NIDA: Opiates Epidemic Getting Worse During Pandemic

NIDA: Opiates Epidemic Getting Worse During Pandemic

The pandemic has caused a crisis for public health, and not all of the crisis is rising cases of the novel coronavirus. Overdoses and addiction involving opiates are getting worse, not better. During a time of isolation and uncertainty, many people who suffer from opioid use disorder have fallen between the cracks, causing a resurgence of the opiate epidemic. A new report from the National Institute on Drug Abuse (NIDA) discusses the dangers of opioid and other drug abuse during the pandemic.

Addiction isn’t going away, and for addicted people, the tools to get clean and sober are becoming less accessible. There is more than one reason for this happening. Some people who are new to recovery have slipped back into using drugs, while others have found it is impossible to get the help they need right now. Others who weren’t addicted before may have begun to abuse opioids to cope with the difficulties of the situation. Either way, the saddest part of this crisis is that the epidemic is getting worse, and there isn’t necessarily enough help to go around for the most vulnerable people.

Opiates, Relapse And Recovery

Many people who have begun abusing opioids are people who achieved sobriety in the past. The good news is that they know what tools are available to help them get sober. The bad news is that it is humbling and painful for many of them to go through the process again. In some cases, they may have to wait for detox space to become available. They may be able to hide their drug and alcohol use because people don’t see them in person.

Relapse is often a part of the recovery process for people with opioid addiction. A person who is getting high needs to know that they can achieve sobriety again. Relapse isn’t the end. For many people, it can be a way to practice a stronger recovery program and find lasting sobriety.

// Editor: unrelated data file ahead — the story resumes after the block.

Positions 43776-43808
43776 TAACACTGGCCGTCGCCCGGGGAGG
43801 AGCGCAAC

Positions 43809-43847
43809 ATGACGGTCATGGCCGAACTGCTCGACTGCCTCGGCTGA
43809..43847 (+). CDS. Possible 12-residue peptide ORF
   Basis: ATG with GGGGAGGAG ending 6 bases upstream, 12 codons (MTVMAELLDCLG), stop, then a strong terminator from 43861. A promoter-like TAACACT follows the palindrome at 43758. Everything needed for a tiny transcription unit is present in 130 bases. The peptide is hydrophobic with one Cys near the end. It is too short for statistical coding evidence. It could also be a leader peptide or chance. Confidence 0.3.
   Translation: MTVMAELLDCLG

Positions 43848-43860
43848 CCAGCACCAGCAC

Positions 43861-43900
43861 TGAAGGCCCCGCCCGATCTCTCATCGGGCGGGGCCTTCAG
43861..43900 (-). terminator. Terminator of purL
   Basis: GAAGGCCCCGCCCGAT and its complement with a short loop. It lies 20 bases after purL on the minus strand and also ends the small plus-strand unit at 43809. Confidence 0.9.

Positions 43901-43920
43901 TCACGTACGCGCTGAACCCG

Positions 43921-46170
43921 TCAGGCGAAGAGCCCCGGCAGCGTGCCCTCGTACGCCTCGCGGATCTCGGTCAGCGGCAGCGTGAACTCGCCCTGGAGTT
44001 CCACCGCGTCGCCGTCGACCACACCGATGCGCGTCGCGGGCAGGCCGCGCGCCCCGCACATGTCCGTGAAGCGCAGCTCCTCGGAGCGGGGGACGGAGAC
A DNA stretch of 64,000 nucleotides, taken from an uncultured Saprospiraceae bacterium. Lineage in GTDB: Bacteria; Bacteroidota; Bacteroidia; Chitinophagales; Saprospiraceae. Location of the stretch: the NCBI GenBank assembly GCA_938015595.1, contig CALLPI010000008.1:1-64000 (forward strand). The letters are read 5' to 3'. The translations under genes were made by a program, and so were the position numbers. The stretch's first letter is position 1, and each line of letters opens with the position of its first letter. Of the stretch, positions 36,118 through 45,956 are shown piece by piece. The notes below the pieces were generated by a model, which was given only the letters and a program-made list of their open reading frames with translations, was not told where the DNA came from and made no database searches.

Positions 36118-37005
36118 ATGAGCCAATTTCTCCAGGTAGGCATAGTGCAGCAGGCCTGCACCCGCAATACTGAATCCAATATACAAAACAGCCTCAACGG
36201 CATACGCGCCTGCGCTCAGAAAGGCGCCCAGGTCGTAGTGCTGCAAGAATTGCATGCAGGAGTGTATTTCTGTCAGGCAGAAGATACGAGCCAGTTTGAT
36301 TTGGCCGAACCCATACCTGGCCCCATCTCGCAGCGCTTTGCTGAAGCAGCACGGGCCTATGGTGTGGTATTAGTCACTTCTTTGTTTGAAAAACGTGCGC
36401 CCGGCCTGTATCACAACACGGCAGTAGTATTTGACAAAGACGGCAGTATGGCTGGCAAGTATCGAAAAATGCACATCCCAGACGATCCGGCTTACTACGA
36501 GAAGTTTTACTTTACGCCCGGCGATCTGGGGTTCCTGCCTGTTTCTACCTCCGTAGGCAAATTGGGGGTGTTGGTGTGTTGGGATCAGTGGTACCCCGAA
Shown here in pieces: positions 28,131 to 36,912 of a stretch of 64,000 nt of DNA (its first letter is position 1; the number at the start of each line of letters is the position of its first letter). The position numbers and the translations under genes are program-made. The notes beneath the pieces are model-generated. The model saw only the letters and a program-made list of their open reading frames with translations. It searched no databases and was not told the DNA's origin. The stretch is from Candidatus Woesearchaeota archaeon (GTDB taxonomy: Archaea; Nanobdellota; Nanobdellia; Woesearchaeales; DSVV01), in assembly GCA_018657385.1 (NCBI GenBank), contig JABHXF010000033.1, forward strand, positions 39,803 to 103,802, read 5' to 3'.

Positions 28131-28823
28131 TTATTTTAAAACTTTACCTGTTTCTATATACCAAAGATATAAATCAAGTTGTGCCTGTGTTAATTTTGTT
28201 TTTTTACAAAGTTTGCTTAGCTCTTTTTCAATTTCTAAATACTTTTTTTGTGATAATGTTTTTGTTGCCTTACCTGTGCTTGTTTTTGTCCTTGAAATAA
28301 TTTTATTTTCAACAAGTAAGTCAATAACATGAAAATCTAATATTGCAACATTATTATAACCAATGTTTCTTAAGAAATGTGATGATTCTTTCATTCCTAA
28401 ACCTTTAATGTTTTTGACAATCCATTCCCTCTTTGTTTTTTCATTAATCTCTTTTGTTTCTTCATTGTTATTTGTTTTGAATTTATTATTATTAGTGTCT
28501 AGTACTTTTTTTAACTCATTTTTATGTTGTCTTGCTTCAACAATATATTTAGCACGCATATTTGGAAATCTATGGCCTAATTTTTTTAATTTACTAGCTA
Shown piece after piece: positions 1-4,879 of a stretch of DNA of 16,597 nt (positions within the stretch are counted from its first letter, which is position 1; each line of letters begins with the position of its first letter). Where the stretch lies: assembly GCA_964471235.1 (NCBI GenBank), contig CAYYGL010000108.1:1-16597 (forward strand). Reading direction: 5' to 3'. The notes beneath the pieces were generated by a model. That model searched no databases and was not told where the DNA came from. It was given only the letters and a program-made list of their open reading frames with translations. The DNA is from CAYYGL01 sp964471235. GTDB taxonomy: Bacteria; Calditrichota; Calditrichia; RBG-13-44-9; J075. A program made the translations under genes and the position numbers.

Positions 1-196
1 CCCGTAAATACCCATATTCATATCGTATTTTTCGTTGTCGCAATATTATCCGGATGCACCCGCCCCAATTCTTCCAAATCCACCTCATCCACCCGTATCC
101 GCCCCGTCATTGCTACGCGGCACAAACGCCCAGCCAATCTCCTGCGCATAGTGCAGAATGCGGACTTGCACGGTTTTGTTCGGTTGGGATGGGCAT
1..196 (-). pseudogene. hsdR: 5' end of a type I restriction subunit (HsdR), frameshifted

Many people addicted to drugs have lost access to community programs that have closed and doctors who administer Medication-Assisted Treatment such as methadone. However, telehealth and other therapies have emerged to fill the gap.

There are still tools available for people who need to find their way back just as there are tools for people who want to get sober for the first time.

Drug Use Adds Danger When It Comes to COVID-19

Opioid use disorders are far more dangerous for the active user during this pandemic. Addiction, like coronavirus, doesn’t discriminate against who it infects. People who use opioids have compromised their lungs, which are depressed when a person is using drugs. This is what can cause death during an overdose.  People who use drugs like opiates, methamphetamine, and cocaine also may be more vulnerable to heart damage.

Science shows that people with health issues are more at risk, and that includes people with addiction and opioid use disorder. A person who uses multiple substances, such as marijuana or alcohol, alongside opioids, maybe even more vulnerable. Coronavirus attacks the lungs, which already struggle and receive damage when a person is smoking or using substances to excess. Combined with alcohol or marijuana, the lungs can become infected more easily and the virus can do more extensive damage.

Many people with substance use disorders may not be able to wear a mask or keep it one. They can end up sharing needles, pipes, and other paraphernalia. Addicted persons are more frequently homeless, which can expose them to crowded conditions or outdoors in the elements. It is very difficult for a person who is addicted to socially distance or take good care of their health in these circumstances.

Getting Clean From Opiates During a Pandemic

While the type of help available to people who want to recover isn’t exactly the same, there are still opportunities to get clean and sober once and for all.

Addiction treatment centers are ready and willing to help you begin to get your life back together, one day at a time. You deserve to live a life free from addiction. Give us a call to learn about how we can help you get started on the journey to recovery. You can reach us at 619-363-4767.